In this paper we report preliminary results on how people revise or update a previously held set of beliefs. When intelligent agents learn new things which conflict with their current belief set, they must revise their belief set. When the new information does not conflict, they merely must update their belief set. Various AI theories have been proposed to achieve these processes. There are two general dimensions along which these theories differ: whether they are syntactic-based or model-based, and what constitutes (...) a minimal change of beliefs. This study investigates how people update and revise semantically equivalent but syntactically distinct belief sets, both in symbolic-logic problems and in quasi-real-world problems. Results indicate that syntactic form affects belief revision choices. In addition, for the symbolic problems, subjects update and revise semantically-equivalent belief sets identically, whereas for the quasi-real-world problems they both update and revise differently. Further, contrary to earlier studies, subjects are sometimes reluctant to accept that a sentence changes from false to true, but they are willing to accept that it would change from true to false. (shrink)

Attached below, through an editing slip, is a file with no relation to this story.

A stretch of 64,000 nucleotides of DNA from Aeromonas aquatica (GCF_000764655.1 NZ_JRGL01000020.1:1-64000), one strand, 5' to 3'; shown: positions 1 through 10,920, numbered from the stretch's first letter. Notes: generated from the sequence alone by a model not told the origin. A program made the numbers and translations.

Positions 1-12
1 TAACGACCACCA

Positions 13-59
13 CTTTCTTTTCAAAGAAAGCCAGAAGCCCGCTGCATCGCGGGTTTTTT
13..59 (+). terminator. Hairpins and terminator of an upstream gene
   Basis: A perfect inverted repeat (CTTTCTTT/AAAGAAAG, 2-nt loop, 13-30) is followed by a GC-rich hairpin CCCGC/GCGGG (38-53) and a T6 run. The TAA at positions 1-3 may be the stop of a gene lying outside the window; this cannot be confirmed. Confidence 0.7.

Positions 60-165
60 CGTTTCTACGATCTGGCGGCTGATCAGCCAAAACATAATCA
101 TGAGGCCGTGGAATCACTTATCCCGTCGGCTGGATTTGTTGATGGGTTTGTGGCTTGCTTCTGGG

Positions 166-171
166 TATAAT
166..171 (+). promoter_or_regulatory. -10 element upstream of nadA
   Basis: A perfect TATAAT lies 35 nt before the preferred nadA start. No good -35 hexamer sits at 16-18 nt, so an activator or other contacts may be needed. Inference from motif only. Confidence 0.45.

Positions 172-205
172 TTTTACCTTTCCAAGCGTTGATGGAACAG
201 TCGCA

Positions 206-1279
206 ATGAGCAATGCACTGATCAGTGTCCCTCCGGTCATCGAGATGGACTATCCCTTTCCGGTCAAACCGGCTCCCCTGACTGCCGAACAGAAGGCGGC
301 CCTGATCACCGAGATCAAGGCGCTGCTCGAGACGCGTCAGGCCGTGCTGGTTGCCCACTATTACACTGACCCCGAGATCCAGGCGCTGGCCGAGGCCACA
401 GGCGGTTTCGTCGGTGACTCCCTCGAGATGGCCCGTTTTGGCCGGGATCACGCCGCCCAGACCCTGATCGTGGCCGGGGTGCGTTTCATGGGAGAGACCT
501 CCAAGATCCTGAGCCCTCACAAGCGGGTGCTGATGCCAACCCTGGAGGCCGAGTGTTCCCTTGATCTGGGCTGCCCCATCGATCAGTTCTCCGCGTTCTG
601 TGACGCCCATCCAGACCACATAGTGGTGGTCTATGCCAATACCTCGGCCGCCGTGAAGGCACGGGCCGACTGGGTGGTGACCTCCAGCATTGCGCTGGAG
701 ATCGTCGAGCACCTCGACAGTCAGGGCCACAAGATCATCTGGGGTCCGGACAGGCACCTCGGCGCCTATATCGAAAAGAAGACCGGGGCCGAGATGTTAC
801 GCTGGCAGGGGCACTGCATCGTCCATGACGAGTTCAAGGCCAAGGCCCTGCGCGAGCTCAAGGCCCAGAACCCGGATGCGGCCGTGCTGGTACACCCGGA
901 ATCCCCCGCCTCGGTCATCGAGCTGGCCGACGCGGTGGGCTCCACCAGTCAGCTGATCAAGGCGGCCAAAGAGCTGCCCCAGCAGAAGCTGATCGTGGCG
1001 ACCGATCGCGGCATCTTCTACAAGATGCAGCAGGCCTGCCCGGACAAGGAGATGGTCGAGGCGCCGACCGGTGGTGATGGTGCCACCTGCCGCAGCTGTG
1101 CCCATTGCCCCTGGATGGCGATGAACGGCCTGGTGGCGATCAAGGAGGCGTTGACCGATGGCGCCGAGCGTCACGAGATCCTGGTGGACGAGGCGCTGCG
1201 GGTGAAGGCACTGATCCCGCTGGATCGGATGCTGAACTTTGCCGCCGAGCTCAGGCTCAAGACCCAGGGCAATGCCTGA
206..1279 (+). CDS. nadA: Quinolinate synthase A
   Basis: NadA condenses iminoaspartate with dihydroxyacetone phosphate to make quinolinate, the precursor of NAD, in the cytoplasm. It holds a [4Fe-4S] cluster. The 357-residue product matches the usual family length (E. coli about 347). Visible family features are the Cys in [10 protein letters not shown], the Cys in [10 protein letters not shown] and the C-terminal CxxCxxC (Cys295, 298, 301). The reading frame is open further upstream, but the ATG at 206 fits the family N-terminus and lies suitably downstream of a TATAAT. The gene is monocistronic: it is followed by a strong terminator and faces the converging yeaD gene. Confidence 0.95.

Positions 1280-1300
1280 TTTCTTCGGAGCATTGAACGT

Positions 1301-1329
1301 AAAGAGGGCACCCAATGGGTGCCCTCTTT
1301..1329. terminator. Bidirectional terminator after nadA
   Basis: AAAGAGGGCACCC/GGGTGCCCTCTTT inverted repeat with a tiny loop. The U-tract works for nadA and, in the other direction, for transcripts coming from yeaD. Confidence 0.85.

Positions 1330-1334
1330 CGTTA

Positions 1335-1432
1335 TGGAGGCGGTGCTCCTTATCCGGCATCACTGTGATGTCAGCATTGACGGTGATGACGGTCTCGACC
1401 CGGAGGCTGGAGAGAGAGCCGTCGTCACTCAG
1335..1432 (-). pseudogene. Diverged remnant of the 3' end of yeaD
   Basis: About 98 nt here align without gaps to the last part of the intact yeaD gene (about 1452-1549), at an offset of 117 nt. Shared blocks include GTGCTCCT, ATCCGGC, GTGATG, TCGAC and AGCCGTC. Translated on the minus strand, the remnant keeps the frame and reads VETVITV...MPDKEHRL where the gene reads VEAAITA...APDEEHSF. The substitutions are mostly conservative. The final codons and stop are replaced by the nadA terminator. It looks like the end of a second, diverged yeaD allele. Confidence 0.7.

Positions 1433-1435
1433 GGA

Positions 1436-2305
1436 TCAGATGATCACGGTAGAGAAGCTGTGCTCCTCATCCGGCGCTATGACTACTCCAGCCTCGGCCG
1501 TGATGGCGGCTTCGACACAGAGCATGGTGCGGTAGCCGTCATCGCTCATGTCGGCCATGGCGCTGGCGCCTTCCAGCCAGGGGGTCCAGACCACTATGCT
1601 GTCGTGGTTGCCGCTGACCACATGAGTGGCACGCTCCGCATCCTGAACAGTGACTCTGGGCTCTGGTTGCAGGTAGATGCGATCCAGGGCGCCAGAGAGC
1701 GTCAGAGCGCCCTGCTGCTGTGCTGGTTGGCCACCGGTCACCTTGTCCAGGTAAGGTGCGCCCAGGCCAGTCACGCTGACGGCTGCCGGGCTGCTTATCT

A certain direction in cognitive science has been to try to “ground” public language statements in some species of mental representation. A central tenet of this trend is that communication – that is, public language – succeeds (when it does) because the elements of this public language are in some way correlated with mental items of both the speaker and the audience so that the mental state evoked in the audience by the use of that piece of public language is (...) the one that the speaker wanted to evoke. The “meaning”, therefore, of an utterance – and of the parts of an utterance, such as individual sentences and their parts, the individual words, etc. – is, in this view, some mental item. Successful communication requires that there be widespread agreement amongst speakers of the same public language as to the mental entities that are correlated with any particular public words. Such a view of meaning is variously called “internalist” or “cognitive” or “subjectivist” or “solipsistic” or (sometimes) “representationalist” (these terms having, however, further connotations which set them apart from one another in other ways), and can be found in a wide variety of writers who do not agree on many other things. It is opposed to views that take the meaning of an utterance to be an item of “reality,” however defined. In different writers this latter view is called “externalist” or “objectivist” or “realist” or (sometimes) “represent-ationalist,” always with the idea that there is something other (or at least, more) than the mental state of speakers and hearers that determines meaning. The literature is rife with arguments between internalists vs. externalists, subjectivists vs. objectivists, cognitivists vs. realists, on such topics as “truth” and “synonymy” and “twin earth” and “arthritis” (to mention only a few).. (shrink)